My mom played the banjo and knew basic chords on the guitar and a few songs. I learned a lot from her. My granny played the harmonica. Music was in the family, except for my aunt Lois and my aunt Pat. They both loved listening to Elvis, The Beach Boys and listening to the family playing their instruments. I however, didn’t have the pleasure of hearing them all play together. Just individually. Between watching my uncles play, and occasionally my mom, I took to it. I had Roy Clark to teach me from one of his music books. I was truly fascinated in the acoustic guitar. But sometimes, my mom didn’t like my playing. She wanted to talk and talk and talk. To anyone, anywhere, anytime. She was more involved with her cigarettes and conversations. She was center of attention. Some days, she would be trapped in her bed with depression. Sometimes she would be crazy happy wanting to spend money and go thrift store shopping. Very obsessive with things in twos and threes and almost always buying brand new things and never using them. She was a big vibe person. She could read your energy like reading a name tag. Intuition? She had it big time. Once, she has a bad vibe of me getting into an accident in my cousins truck in a dream and rushed over to pick me up in the middle of the night. I was going to NOPI Nationals the next day, and needless to say, I was woke up in the middle of the night and taken home. She has many fears. And many premonitions. And ultimately, afraid of living life and enduring risk. She was afraid of bridges, especially over water. She was afraid of boats, roller coasters and being too close to big semi trucks on the road. I lived a moderately sheltered life until the age of rebellion. But she was also paranoid in both realms of people out to get her and bad things happening. She was a worry wart.
Now, all of them have passed away except my mom and my aunt Pat. My aunt Pat is struggling with her vision, and my mom can’t even remember my name most of the time. She calls me Lee almost always. My dad and I try to correct her, but she says “Ok, Glenn” as if I changed my name. What my mom had being bipolar, has now progressed into dementia/ Alzheimer’s. And as I recall every mental illness on her side of the family, I see mental health as an issue that has been passed down differently.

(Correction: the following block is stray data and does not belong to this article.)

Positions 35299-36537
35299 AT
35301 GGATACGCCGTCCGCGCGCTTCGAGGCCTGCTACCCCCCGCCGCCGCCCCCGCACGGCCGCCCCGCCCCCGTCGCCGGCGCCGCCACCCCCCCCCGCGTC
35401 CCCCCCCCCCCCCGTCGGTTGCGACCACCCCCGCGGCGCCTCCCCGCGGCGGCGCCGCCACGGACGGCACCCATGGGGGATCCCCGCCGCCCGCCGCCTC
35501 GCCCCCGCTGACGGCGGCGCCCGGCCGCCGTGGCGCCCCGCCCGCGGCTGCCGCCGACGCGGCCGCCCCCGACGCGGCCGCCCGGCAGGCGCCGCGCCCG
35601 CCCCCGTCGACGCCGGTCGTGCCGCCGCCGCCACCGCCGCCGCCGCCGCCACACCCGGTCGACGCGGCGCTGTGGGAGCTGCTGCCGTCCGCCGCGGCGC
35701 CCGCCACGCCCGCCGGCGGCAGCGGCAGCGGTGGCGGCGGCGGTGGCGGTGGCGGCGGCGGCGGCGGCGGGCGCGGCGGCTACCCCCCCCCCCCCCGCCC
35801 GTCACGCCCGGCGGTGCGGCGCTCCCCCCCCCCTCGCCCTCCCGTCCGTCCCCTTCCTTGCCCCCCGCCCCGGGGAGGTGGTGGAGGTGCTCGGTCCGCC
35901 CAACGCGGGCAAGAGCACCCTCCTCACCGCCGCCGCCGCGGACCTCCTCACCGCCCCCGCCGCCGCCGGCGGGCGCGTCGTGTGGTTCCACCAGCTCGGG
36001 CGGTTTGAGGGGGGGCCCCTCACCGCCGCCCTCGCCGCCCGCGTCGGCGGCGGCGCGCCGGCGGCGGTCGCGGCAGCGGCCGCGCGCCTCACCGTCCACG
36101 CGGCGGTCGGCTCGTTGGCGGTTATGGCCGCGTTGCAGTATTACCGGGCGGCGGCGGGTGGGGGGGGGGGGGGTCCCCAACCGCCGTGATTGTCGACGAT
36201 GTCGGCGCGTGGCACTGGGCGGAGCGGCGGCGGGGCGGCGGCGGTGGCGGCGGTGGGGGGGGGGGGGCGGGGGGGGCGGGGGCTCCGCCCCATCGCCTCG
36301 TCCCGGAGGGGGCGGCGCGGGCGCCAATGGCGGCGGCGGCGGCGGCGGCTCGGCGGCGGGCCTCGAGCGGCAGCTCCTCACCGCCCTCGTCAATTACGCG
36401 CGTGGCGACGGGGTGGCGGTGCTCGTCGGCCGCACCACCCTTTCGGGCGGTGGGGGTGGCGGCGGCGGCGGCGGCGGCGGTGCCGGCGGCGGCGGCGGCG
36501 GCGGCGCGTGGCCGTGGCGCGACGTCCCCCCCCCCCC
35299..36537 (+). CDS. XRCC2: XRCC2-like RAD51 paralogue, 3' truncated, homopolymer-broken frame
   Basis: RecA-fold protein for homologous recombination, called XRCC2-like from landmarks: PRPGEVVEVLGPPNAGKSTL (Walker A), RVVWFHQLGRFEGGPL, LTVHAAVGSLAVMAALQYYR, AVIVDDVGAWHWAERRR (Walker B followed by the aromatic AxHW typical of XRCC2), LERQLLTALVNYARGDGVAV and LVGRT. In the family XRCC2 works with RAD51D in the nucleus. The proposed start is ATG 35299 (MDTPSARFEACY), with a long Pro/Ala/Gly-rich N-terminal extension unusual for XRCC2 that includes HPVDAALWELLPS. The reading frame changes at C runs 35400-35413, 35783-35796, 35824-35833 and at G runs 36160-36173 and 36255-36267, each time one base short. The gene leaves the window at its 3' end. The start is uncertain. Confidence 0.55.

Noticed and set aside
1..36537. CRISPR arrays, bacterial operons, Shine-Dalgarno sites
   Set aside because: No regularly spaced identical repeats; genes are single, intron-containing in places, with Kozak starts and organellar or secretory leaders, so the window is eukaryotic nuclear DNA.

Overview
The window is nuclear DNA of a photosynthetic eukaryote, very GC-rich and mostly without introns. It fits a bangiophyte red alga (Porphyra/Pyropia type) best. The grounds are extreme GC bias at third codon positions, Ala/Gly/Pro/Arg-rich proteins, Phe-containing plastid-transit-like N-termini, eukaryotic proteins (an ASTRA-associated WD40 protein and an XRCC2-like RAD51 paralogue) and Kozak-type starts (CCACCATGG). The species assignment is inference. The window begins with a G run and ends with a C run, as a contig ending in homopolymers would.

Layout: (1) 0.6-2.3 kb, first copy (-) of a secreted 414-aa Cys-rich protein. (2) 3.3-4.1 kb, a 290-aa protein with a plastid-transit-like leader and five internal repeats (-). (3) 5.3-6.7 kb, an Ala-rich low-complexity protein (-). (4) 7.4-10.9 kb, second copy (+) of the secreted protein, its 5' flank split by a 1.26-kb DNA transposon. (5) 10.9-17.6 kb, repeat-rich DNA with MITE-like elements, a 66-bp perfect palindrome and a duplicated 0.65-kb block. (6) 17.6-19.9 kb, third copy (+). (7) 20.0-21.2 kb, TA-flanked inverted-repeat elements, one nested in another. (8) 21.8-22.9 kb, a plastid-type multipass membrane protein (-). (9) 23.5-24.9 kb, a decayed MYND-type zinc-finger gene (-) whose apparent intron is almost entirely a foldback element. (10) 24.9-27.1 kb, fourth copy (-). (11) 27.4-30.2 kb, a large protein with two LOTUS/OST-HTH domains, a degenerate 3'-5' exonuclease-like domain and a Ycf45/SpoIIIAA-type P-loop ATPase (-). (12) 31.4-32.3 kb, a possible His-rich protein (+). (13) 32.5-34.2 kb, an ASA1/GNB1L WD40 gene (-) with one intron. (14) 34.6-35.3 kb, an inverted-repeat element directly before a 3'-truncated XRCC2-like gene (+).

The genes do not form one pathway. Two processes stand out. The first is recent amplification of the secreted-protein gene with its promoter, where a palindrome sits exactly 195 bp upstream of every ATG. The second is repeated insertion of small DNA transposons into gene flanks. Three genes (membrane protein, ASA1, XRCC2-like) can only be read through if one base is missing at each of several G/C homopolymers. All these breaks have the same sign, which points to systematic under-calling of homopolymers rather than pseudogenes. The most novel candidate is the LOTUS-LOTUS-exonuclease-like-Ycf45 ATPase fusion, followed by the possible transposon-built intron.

My sister in many ways likes to be by herself, suffers depression and is disassociated. My brother sleep walks but is otherwise normal. I have major depression and high anxiety with a touch of terrifying conversion disorder, plus mood disorder like my Uncle Lee. I can’t say what it is like on my dad’s side except for alcoholism. My dad, however, wasn’t a drunk during my upbringing. I can’t say the same for my older siblings. Although, my dad has been the sanest person I have in my family, aside from codependency making sure my mom is okay. Another extremely hard worker.
Where it applies to work
I don’t want to be labeled as disabled. But I know I can’t just work any kind of job. So I’ve chosen a path where I can help small businesses get up and running at a reasonable pace. I know I can help, and I genuinely want to. This is my constant. But, my mental health is a hurdle. I can’t just walk down the street anymore. I have collapsed several times. I’ve survived 2 concussions and suffer memory loss. But still I try to do my thing. Unfortunately, since COVID, I’ve been in a really dark place. I’m with my mom and pop instead of with my kids. That’s really not by choice, but by chance. My mom requires care, but COVID regulations are strict and visitors aren’t allowed in nursing homes. She should be there, but she needs visitors too.
Between looking at a screen and listening out for my mom that like her mother, my granny, has a hard time talking in complete sentences and remembering where she is. Unlike my mom from decades ago. My mom was a talker. She would talk your ear off. But now, she can’t formulate a full sentence that makes any sense as I mentioned before.
Here I am still struggling with life at the age of 40, with 3 baby mommas and 5 kids of my own. Granted, I didn’t want any of those relationships to end, but that’s how it went. And for the best. But that feeds my depression day in and day out, leaving me feeling like a failure and inadequate at times. However, I take this one day at a time. I continue to build my business and this site. I continue to strive away from handout, except my own hand out, striving to help others. Granted, I am just a blogger that occasionally posts content, but I am real. I put my limitations on the table and make efforts to outdo myself. Media is my life. And this how I can help make a difference.